Georgia has won a landmark ruling against Florida in a U.S. Supreme Court case over water sharing in a basin the two states share with Alabama.
A Maine lawyer presiding over the case rejected Florida’s attempts to set limits on Georgia’s consumption of water in the Apalachicola-Chattahoochee-Flint River Basin, which includes Lake Lanier in the headwaters.
“Florida has failed to show that a consumption cap will afford adequate relief,” Ralph I. Lancaster Jr. wrote in a 70-page ruling issued Tuesday.
The ruling is a recommendation to the Supreme Court, which will make the final determination.
Further, testimony and evidence during the 5-week trial this past fall showed the Army Corps of Engineers “can likely offset increased stream flow in the Flint River by storing additional water in its reservoirs along the Chattahoochee River during dry periods.”
Lancaster said the corps, which is putting final touches on a water operations manual for the basin, “retains extensive discretion in the operation of those federal reservoirs.
“As a result, the corps can release (or not release) water largely as it sees fit,” he said.
The corps isn’t a party to the lawsuit, Lancaster noted, so “the court cannot order the corps to take any particular action.”
A statement released by Georgia Gov. Nathan Deal’s office said he and Attorney General Chris Carr are encouraged by Lancaster’s recommendation.
“We are encouraged by this outcome, which puts us closer to finding a resolution to a decades-long dispute over the use and management of the waters of the basin,” Deal said.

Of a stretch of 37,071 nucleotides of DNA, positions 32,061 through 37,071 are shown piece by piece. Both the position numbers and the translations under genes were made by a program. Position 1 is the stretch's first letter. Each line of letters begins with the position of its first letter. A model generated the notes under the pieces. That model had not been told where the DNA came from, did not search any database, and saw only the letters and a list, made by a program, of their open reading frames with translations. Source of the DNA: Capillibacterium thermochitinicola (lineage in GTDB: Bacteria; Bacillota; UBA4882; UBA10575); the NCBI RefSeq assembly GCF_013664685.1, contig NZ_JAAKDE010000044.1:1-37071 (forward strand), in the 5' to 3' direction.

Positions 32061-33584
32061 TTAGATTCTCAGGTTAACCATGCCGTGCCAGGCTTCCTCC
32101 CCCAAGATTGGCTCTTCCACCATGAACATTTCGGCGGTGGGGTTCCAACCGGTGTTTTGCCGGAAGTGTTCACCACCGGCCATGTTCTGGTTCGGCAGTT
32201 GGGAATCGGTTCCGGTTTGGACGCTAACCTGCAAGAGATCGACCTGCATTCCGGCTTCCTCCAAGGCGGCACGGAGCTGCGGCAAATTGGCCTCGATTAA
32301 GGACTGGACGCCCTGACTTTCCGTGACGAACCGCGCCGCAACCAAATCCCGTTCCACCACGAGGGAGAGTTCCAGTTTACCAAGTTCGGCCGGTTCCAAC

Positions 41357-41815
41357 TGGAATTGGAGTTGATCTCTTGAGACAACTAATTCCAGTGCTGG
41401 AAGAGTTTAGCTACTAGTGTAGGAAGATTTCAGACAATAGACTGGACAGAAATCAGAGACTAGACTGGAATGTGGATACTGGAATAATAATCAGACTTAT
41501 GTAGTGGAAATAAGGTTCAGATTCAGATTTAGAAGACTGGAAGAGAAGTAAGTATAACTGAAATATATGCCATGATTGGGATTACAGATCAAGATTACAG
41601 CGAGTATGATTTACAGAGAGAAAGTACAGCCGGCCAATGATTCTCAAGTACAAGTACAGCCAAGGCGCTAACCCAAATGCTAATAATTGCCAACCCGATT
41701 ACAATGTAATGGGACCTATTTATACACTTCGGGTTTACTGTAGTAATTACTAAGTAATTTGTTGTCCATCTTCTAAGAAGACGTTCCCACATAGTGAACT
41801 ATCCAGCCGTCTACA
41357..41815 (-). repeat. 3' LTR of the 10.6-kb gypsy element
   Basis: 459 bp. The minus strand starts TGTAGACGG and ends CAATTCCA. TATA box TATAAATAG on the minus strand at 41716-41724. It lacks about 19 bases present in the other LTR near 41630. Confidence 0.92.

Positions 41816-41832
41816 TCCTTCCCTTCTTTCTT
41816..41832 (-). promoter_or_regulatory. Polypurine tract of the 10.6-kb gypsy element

Lancaster’s decision “is a major step toward securing a victory for Georgia citizens,” Carr said.
Clyde Morris, attorney for Gainesville-based Lake Lanier Association, said he found interesting that Lancaster didn’t say anything about metro Atlanta’s water consumption.
“I think that’s a big win for Lake Lanier and metro Atlanta and North Georgia,” he said.
In the latest “water wars” salvo between the three states that started in 1990, Florida had accused Georgia of “overconsumption” of water, leading to the collapse of the oyster industry in the Florida’s Apalachicola Bay on the Gulf of Mexico.
“The region also contains historic communities, whose social well-being is intrinsically linked with the health and sustainability of the ecosystem and who rely economically upon Apalachicola Bay’s oyster, shrimp and other fisheries, the production of tupelo honey and tourism,” Florida had charged.
And though Alabama had nothing at stake in the fight, it sided with Florida, to the point that it has threatened to sue if Lancaster suggests interbasin water transfers that involve Alabama without first consulting the state.
In a Jan. 3 order, Lancaster urged Georgia and Florida to consider interbasin transfers in settlement talks. His Tuesday ruling only refers to the ACF basin.
Lake Lanier has long been a flashpoint in the tri-state struggle, as ever-growing metro Atlanta pulls its drinking water from the reservoir that hugs Hall County’s boundaries.
The other major hot spot is Apalachicola Bay.
“There is little question that Florida has suffered harm from decreased flows in the River,” Lancaster said in his ruling. “It also appears that Georgia’s upstream agricultural water use has been — and continues to be — largely unrestrained.”
But that’s not the issue at stake, he said.
“Regardless of the harm suffered by Florida and the unreasonableness of Georgia’s agricultural water use, it is necessary to determine whether the activities of the corps render uncertain any relief to Florida,” Lancaster said.
Morris said he was encouraged to see Lancaster mention that recreation was one of Lanier’s purposes when it was created in the 1950s.
“It’s good to finally see somebody in the highest court in the land reflecting that,” he said. “But I can’t say (the lake association) is going to be expecting that all litigation has now come to a close.”